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Community college board approves smoother transfers for fine arts students

The State Board of Community Colleges approved agreements on Thursday with the North Carolina Independent Colleges and Universities (NCICU) focused on developing seamless transfer for students who begin their studies in music, theatre, or visual arts at a state community college and seek to complete their bachelor’s at a state private college or university.

The agreement, called a uniform articulation agreement, lays out a set of courses that students can take at community colleges and use to satisfy prerequisites upon transfer to a four-year NCICU institution. 

“We’re trying to let people know on the front end what the expectations are and how to get on that path,” Community Colleges System spokesman Brian Long said, “so that they can try to make that jump two years down the road of when they complete that associate’s degree.”

The Community College System has a number of these sorts of agreements in place already, including a uniform articulation agreement with NCICU for nursing. In fact, the system already has an articulation agreement in place for fine arts with UNC System schools that took effect last Spring.

The agreement approved on Thursday is designed as an extension of collaborations already in place between community colleges and NCICU member institutions.

An official signing of the agreement is scheduled for Feb. 28 at Peace University.

“We’re excited about it,” Long said. “A lot of work went into it, both by our colleges and by the private four-year schools that are members of NCICU. It was great to be able to bring this before the board and have them act on it.”

Two new early college high schools

The board also approved the formation of two new cooperative innovative high schools: Halifax Early College High School in Weldon, a partnership of Halifax County Public Schools and Halifax Community College, and Stanly STEM Early College High School in Albemarle, a partnership of Stanly Public Schools and Stanly Community College.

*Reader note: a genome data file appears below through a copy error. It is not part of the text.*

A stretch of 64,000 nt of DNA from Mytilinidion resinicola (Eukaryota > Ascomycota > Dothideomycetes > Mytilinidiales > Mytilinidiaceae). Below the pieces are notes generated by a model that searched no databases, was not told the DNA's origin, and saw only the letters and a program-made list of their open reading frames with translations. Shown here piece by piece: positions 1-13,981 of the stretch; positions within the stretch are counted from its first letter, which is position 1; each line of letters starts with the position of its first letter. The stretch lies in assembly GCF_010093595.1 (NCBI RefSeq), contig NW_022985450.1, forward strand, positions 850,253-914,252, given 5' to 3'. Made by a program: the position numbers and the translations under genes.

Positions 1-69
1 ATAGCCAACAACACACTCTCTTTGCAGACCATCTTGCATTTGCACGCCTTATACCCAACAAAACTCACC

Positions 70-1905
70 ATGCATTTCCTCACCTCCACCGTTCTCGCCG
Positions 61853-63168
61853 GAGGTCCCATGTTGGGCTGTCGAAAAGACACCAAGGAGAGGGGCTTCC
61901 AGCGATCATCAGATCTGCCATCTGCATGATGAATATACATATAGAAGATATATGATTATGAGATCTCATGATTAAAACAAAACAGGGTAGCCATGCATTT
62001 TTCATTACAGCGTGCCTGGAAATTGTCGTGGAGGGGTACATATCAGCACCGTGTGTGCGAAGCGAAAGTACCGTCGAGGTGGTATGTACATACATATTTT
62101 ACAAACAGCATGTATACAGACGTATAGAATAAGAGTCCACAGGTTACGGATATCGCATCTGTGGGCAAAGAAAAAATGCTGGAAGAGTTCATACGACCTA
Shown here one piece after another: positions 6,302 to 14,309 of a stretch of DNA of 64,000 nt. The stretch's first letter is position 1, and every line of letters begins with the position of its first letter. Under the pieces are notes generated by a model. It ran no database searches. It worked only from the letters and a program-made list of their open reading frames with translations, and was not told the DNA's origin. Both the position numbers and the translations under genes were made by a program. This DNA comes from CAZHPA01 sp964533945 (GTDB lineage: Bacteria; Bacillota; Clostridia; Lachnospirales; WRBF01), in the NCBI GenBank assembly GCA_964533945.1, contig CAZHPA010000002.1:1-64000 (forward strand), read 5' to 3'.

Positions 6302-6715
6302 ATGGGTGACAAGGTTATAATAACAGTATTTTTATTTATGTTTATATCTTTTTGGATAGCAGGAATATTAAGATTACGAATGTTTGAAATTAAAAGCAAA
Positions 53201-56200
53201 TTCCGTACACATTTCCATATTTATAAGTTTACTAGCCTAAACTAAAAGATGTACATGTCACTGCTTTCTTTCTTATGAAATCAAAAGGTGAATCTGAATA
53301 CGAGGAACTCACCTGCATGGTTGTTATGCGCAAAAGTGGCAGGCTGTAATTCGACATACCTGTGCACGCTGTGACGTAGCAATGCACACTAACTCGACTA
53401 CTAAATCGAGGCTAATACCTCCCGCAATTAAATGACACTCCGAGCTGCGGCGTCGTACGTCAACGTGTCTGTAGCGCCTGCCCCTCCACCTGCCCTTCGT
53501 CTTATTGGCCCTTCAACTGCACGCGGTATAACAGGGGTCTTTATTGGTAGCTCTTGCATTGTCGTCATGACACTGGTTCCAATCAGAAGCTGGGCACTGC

Cooperative innovative high schools are “small public high schools, usually located on the campus of a university or community college, which expand students’ opportunities for education success through high quality instructional programming,” as defined by DPI.  Many have a specific instructional focus, like STEM, and target first-generation college students, those at risk of dropping out, and students who would benefit from accelerated instruction. To learn more about cooperative innovative high schools, read our article here

The proposal now goes to the General Assembly for final approval.

New degree programs at four community colleges

The board approved Associate in Applied Science degrees for four colleges beginning Fall 2019: for polysomnography at Central Piedmont Community College in Charlotte, for culinary arts at Durham Technical Community College in Durham, for electroneurodiagnostic technology at Lenoir Community College in Kinston, and for applied engineering technology, cyber crime technology, and mechatronics engineering technology at McDowell Technical Community College in Marion.

The degree programs were requested by the various colleges in response to needs they felt arose in their communities.

“That’s an example of how our colleges look at what’s going on in the community and are able to, in a relatively short amount of time, respond to industry trends and the pulse of the community,” Long said.

Event focused on serving Hispanics

As part of its strategic plan for improving community colleges, the Community College System has prioritized focus on underserved populations — including Hispanics. 

On Thursday, the board approved an expenditure of $20,060 from State Board Reserve funds to support a professional development event for community college leaders, faculty, and staff that will focus on serving Hispanic students at state community colleges.

The event is planned for early June at Guilford Tech.

Rupen Fofaria

Rupen Fofaria is the equity and learning differences reporter at EducationNC. He exists to shine light, including by telling stories about under-reported issues.